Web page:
Aberdeen have released another statement criticising the Scottish FA for their handling of Michael Devlin’s appeal and calling for the consideration of video assistant referees.
The Dons failed in a bid to overturn the red card shown to the defender in Saturday’s 2-0 defeat by Kilmarnock.
The former Hamilton Accies player was sent off by referee Craig Thomson after four minutes for denying Killie forward Eamonn Brophy a goalscoring opportunity.
The Scottish FA have since confirmed the panel that decided the appeal consisted of three former Grade One officials, who were convinced “on a balance of probabilities, that the referee had not made an obvious refereeing error”.
Devlin is now suspended for tomorrow’s trip to Perth to face St Johnstone.
The Dons released a statement this morning which reiterated their disappointment with the decision.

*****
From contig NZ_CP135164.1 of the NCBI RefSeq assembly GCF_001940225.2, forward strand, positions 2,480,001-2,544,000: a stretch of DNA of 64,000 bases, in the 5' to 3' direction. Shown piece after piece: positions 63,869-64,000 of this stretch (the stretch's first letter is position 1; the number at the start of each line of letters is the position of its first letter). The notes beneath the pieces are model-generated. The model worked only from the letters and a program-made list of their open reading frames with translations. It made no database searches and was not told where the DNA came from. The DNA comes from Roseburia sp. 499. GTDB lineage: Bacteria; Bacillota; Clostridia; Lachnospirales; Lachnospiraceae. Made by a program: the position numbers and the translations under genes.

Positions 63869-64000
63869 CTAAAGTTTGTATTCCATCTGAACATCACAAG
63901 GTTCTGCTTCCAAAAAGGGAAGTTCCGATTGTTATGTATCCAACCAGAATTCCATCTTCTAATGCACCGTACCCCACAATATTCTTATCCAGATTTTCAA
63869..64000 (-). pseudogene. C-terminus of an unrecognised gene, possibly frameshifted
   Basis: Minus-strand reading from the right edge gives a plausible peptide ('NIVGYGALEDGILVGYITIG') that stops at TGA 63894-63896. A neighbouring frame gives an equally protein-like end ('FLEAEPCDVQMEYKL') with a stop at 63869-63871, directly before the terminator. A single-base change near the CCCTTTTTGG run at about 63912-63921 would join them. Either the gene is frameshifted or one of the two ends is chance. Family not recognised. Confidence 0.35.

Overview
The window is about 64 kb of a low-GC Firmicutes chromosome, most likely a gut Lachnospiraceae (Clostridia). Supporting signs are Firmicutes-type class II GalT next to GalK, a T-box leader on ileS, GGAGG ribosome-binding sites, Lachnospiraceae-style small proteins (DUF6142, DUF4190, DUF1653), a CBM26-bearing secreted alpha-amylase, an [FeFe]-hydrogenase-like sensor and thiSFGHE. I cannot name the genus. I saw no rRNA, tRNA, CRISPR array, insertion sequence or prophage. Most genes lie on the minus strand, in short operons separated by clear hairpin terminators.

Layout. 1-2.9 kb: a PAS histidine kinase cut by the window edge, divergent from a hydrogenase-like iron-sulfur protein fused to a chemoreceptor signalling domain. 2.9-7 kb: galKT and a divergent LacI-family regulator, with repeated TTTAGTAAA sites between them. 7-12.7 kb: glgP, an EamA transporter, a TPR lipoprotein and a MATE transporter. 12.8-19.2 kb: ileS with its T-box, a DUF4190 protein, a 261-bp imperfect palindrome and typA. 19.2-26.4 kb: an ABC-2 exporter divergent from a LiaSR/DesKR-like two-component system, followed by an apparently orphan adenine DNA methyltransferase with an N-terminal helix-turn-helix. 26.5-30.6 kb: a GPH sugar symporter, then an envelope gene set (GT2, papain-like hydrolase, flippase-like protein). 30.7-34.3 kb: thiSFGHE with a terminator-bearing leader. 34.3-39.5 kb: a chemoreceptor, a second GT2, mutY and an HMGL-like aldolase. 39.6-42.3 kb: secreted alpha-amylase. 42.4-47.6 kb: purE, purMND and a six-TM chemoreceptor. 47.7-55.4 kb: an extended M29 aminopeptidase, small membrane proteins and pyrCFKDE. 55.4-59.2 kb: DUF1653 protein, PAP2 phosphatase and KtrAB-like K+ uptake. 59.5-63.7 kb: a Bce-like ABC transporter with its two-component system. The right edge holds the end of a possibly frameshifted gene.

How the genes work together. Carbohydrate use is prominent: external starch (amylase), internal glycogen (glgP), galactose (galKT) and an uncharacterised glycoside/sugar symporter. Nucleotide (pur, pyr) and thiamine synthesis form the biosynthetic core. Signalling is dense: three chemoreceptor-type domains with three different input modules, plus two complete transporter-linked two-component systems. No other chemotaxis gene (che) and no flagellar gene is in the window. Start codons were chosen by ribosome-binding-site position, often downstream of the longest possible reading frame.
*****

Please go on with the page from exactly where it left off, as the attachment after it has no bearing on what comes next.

It read: “Aberdeen FC finds the explanation provided by the SFA in relation to the Michael Devlin red card appeal unacceptable.
“The club maintains its view that the player was wrongfully dismissed, that the evidence presented was a robust defence and was overwhelmingly compelling in the player’s favour.
“In light of recent decisions taken by the SFA, the club believes it is imperative for the country’s football authorities to establish consistency and transparency in the appeal and referral process and will engage in dialogue with the SPFL in this regard to seek their assistance.
“Furthermore, at a time when technology is making a significant and positive impact across sport, the club believes that the impact of the VAR system trials in the English Premier League need to be considered if stakeholders in the game are going to regain trust in the process.
“AFC is aware that the views we have expressed are held by many who have found key appeal and referral decisions this year perplexing and want to see the governing body dealing with this proactively, with a consistent and transparent appeals process high up on the agenda.
“Doing so would enhance the game’s integrity, greatly assist referees, improve the game for fans and, ultimately, the perception of Scottish football.”
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